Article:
When the eighth-century prophet Isaiah had a harsh truth to communicate to his contemporaries, he wrapped his message in a ballad -- a love song that told of God's love and Israel's repeated infidelity. He warned of judgment and well-deserved punishment, but he sang of these realities, and thereby created an opening in the hearts of those who might otherwise have turned a deaf ear.
Similarly, when Jesus and the Matthean evangelist wanted to gain the attention of their listeners, they couched their message in the words of a parable, holding up to them, as if in a mirror, the evils they were perpetrating. Like Isaiah's song, the parable provided a ready medium for delivering an unpopular truth.
|Twenty-seventh Sunday in
Isaiah's ballad and Jesus' parable are stories, and stories have been a vitally important aspect of the human experience from the very beginning. As William J. Bausch has noted, stories define our humanity, lend identity to tribes and nations, ask our questions, pose our problems, cut us down to size and dangle mystery before our eyes (Touching the Heart, Twenty-Third Publications, 2009). Moreover, the stories that constitute the sacred Scriptures offer us experiences of God and of our ancestors in the faith. These experiences enlighten and challenge; they have many levels, and are capable of evoking various yet equally valuable meanings in different times, places and circumstances.
Homilists can lead their listeners to a different place and frame of mind and spirit if they tell their stories well and honestly. John Shea has said, "We tell stories not to educate or indoctrinate but to illuminate and to coax the reader or listener into another world in the hope that, when they emerge from it, they do so with an enchanted view of the possibilities in their lives" (Stories of God, Liguori Pub., 1996).
"Instead of the analyzing so dear to our digital hearts, they simply told stories," Bausch says of our ancestors in the faith. They related their experiences of God rather than defining God or speculating endlessly about the divine mystery, and we are blessed to continue to hear and share in them, all the while treasuring and telling our own experiences to one another.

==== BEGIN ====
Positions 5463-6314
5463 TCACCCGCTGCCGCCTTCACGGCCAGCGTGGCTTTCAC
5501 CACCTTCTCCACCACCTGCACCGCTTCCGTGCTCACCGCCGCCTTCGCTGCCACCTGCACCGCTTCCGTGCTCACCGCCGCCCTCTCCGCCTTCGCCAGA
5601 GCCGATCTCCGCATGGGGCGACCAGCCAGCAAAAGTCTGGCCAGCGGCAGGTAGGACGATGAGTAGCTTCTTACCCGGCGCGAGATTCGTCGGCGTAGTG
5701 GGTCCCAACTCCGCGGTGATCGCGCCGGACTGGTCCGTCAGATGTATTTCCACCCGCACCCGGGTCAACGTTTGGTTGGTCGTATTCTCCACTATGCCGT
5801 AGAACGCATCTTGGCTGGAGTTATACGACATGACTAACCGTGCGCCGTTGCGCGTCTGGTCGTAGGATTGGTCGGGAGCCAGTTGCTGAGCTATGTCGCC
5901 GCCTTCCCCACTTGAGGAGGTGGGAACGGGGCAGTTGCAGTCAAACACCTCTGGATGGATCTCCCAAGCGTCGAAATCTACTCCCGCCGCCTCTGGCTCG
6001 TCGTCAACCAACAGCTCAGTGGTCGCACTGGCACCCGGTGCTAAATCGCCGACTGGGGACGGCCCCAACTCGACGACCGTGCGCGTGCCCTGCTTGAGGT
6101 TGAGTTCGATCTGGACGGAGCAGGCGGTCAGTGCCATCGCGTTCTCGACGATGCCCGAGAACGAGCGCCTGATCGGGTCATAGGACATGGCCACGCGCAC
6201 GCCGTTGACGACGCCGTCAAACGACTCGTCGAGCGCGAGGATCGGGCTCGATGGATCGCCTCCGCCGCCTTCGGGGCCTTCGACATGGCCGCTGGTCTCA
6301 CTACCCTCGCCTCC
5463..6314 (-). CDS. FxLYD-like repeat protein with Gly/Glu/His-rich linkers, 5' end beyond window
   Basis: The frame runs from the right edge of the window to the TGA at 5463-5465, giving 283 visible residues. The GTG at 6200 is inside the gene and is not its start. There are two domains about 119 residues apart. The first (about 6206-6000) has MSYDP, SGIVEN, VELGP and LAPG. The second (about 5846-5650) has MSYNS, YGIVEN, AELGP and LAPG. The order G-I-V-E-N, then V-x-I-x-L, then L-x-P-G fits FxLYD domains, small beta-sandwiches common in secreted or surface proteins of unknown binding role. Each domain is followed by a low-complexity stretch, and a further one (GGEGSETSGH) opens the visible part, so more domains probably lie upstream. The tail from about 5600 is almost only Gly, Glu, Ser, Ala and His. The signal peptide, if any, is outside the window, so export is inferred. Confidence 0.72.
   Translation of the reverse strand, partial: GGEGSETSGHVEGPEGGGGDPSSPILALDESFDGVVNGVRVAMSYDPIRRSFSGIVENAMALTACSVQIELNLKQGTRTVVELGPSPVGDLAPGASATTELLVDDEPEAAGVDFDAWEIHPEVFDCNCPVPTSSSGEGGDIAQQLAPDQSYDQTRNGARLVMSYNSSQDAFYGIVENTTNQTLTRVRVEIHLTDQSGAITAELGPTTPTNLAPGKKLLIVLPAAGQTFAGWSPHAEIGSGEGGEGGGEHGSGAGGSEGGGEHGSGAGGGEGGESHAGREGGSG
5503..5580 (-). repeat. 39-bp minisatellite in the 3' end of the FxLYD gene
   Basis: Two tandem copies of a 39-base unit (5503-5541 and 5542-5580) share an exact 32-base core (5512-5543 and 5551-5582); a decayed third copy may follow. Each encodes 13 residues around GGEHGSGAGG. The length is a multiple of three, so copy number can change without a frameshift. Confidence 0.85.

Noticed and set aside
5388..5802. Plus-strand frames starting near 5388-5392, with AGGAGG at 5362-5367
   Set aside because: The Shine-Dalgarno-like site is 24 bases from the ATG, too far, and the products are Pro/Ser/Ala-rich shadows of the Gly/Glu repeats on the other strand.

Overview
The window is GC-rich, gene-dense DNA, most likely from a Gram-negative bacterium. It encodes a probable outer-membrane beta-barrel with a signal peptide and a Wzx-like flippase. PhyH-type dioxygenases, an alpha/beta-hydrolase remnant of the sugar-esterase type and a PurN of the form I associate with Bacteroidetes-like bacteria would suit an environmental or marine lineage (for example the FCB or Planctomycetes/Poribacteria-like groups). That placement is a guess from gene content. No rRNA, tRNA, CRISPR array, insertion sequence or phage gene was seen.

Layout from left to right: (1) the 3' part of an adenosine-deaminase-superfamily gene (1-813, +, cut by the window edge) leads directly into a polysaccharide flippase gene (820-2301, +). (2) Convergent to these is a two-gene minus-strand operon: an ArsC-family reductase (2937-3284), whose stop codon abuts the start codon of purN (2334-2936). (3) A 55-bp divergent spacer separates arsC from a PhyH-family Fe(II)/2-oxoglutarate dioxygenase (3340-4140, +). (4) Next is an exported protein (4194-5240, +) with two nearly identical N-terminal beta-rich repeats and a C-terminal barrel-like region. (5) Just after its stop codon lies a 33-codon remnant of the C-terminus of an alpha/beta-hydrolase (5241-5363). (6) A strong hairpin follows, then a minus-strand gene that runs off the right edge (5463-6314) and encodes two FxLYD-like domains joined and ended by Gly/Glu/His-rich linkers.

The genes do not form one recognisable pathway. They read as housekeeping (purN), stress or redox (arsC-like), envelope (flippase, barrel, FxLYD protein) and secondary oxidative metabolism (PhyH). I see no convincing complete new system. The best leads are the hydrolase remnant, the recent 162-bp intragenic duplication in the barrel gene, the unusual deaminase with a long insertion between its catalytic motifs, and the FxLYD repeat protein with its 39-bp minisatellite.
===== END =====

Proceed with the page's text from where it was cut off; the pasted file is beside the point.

At times, homilists depart from the story, favoring a different type of narrative to appeal to the praying assembly. For example, a radio homilist once shared his personal discouragement with his radio congregation: "Religion is a messy, untidy place where we try to join together two realities which don't fit easily," he said. "This world and the kingdom, your prayer life and your sex life, retreats and rosaries with your utility bills, your see-through soul with the sauce and sausages you had for breakfast. My father was a tailor who stitched different cloths together. I try to stitch different cloths together but I'll never be as successful. After all, how can you run an organization when you ought to give all you have to the poor? How do you chair meetings when everyone has to follow their conscience yet are bound by a majority vote? After a lifetime as a minister, you've impressed a few adolescents or some who are vulnerable because they're in hospital or in love ... we don't succeed in making others pious -- they just make us nasty."
Listeners to this broadcast were not being led into a world of hope.
Despite whatever discouragement or anger he may have felt, Isaiah sang his ballad with the hope of leading his people toward the repentance necessary for preserving their relationship with God. He could have used his words to bludgeon his listeners into feeling remorse (and at times he did). He could have given expression to his own frustrations, but he chose to sing a love song.
Through the Gospel parable, Jesus and Matthew similarly encouraged their contemporaries to create a welcome for Jesus and his message rather than to reject God's plan for them.
In today's second reading, Paul also chose to be positive and encouraging. Fully cognizant of the struggle inherent in being Christian but also aware that his words would carry considerable weight among his beloved Philippians, Paul advised them to forego anxiety in favor of prayer and petition. Think about whatever is true, honorable, just, lovely, etc., urged Paul.
So uplifting were his words and ideas that they still have the power to speak to our hearts, give us hope and lead us toward God. Thank God for Isaiah, Paul and Matthew; thank God for the story of our salvation.
[Patricia Sánchez holds a master's degree in literature and religion of the Bible from a joint degree program at Columbia University and Union Theological Seminary in New York.]